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Monday
Dec032012

Plain packaging highlights failure of graphic health warnings

Plain packs came into force in Australia on Saturday.

I was invited to talk about it on BBC Breakfast. This meant getting up at three o'clock to drive (in freezing fog) to MediaCity in Salford where the programme is now based.

Sandwiched between interviews at 7.12 and 9.20 (approx) was a five-minute discussion on Five Live Breakfast which has also moved to Salford.

All three spots featured me and Andrea Crossfield, director of Tobacco Free Futures. I rather like Andrea. On air we have a lively difference of opinion but it never gets hostile.

Off air she's approachable and easy to talk to, a far cry from some tobacco control activists who won't even look at you, let alone say hello.

I won't repeat the on air debate but it's worth noting that a couple of presenters were genuinely shocked by some of the images that are on the new packs in Australia.

Seen for the first time, or in a gantry with lots of very similar packs, the effect is, I admit, quite gruesome.

That said, people reacted in a very similar way the first time they saw the graphic warnings that currently adorn branded packs. Very quickly people got used to them and the impact has been marginal at best.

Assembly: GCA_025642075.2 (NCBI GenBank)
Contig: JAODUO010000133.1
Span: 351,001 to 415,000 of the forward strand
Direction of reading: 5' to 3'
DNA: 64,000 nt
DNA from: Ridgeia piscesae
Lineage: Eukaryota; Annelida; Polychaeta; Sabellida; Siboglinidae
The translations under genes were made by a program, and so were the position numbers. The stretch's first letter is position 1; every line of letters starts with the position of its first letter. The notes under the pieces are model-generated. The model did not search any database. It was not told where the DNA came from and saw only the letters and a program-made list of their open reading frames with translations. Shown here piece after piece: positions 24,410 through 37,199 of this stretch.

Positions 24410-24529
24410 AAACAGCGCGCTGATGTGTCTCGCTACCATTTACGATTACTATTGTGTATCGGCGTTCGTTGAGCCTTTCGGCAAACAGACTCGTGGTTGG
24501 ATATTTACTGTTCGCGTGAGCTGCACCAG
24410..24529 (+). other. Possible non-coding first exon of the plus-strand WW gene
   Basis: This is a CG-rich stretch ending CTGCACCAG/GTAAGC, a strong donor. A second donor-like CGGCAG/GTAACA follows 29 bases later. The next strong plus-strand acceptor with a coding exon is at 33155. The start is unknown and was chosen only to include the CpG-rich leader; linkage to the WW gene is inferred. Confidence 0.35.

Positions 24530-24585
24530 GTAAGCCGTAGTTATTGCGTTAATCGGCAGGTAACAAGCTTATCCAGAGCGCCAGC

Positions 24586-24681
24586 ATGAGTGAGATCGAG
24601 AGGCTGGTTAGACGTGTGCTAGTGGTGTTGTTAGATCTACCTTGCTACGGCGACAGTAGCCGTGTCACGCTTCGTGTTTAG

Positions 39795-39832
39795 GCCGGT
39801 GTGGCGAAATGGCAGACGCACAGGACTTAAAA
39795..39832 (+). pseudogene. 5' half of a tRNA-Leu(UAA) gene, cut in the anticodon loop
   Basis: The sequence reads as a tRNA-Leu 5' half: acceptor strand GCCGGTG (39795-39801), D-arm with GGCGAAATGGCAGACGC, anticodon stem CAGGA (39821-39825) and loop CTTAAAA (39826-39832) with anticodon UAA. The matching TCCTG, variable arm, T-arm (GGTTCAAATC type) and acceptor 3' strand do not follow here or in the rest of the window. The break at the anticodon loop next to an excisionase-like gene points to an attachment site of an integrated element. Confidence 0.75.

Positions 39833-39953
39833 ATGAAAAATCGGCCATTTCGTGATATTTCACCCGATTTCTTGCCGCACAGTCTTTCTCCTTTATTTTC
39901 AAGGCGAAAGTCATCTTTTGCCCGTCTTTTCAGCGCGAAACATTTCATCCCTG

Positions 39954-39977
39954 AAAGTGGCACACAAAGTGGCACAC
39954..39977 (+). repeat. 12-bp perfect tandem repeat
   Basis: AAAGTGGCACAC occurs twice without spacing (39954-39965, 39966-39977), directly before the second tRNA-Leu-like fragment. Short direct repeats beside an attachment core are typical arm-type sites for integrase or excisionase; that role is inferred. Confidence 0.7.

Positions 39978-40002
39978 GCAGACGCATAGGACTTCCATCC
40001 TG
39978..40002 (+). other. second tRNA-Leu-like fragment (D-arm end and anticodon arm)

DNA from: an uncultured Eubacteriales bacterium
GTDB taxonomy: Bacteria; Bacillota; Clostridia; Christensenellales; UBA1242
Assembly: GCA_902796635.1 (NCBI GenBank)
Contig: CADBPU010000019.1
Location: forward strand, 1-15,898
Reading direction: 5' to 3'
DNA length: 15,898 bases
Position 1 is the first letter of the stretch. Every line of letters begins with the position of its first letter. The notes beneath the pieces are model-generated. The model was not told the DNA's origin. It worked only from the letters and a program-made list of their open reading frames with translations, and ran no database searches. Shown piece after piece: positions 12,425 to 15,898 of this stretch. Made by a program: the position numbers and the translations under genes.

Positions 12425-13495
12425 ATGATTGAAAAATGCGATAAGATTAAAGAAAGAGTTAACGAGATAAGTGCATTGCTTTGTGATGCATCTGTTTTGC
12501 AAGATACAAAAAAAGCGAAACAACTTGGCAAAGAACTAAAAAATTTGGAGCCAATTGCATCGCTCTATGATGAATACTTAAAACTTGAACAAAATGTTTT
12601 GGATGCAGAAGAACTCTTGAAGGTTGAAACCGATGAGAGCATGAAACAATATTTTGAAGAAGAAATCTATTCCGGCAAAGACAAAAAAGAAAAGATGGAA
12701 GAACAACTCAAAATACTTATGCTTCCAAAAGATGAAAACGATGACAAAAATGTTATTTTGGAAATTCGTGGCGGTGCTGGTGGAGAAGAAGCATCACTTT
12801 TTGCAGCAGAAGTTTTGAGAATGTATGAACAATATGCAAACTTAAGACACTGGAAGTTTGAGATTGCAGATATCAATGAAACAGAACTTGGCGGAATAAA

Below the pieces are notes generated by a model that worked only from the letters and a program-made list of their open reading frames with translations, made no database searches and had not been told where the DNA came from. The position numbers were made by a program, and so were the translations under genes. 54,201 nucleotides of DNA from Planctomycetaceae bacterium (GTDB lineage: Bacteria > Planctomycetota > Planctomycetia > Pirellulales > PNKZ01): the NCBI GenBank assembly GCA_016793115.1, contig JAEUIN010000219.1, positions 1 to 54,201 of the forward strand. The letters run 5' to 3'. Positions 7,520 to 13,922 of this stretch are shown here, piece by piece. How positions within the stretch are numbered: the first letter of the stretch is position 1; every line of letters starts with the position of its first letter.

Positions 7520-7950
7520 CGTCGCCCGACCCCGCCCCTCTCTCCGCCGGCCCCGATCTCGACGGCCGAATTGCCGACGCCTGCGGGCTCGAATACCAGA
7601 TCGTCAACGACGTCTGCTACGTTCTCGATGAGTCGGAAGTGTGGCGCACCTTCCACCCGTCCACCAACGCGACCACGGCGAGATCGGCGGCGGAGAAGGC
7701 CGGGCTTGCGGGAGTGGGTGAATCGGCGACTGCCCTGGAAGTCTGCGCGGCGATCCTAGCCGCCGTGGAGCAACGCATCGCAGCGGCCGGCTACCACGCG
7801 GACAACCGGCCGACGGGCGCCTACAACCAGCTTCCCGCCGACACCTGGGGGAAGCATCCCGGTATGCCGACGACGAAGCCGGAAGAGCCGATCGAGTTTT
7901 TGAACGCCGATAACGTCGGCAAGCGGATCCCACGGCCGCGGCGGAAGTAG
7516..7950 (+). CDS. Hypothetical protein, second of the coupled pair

Another reason graphic warnings don't work is this: most of the pictures portray something that, in reality, few of us witness first hand so why should we take them seriously.

When was the last time you saw someone with severely rotten teeth? Or oral cancer? I'm not saying that smoking isn't responsible for these things but putting such images on the packet is disproportionate to the risk so consumers tend to ignore them.

Anyway, the public health industry has been forced to develop a new shock tactic – even more grotesque packaging. Tobacco control calls it plain or standardised packaging but they can call it what they like. It will make no difference.

Standardised packaging is all the evidence you need that graphic health warnings have failed and there is no reason to think that plain packaging will be any different.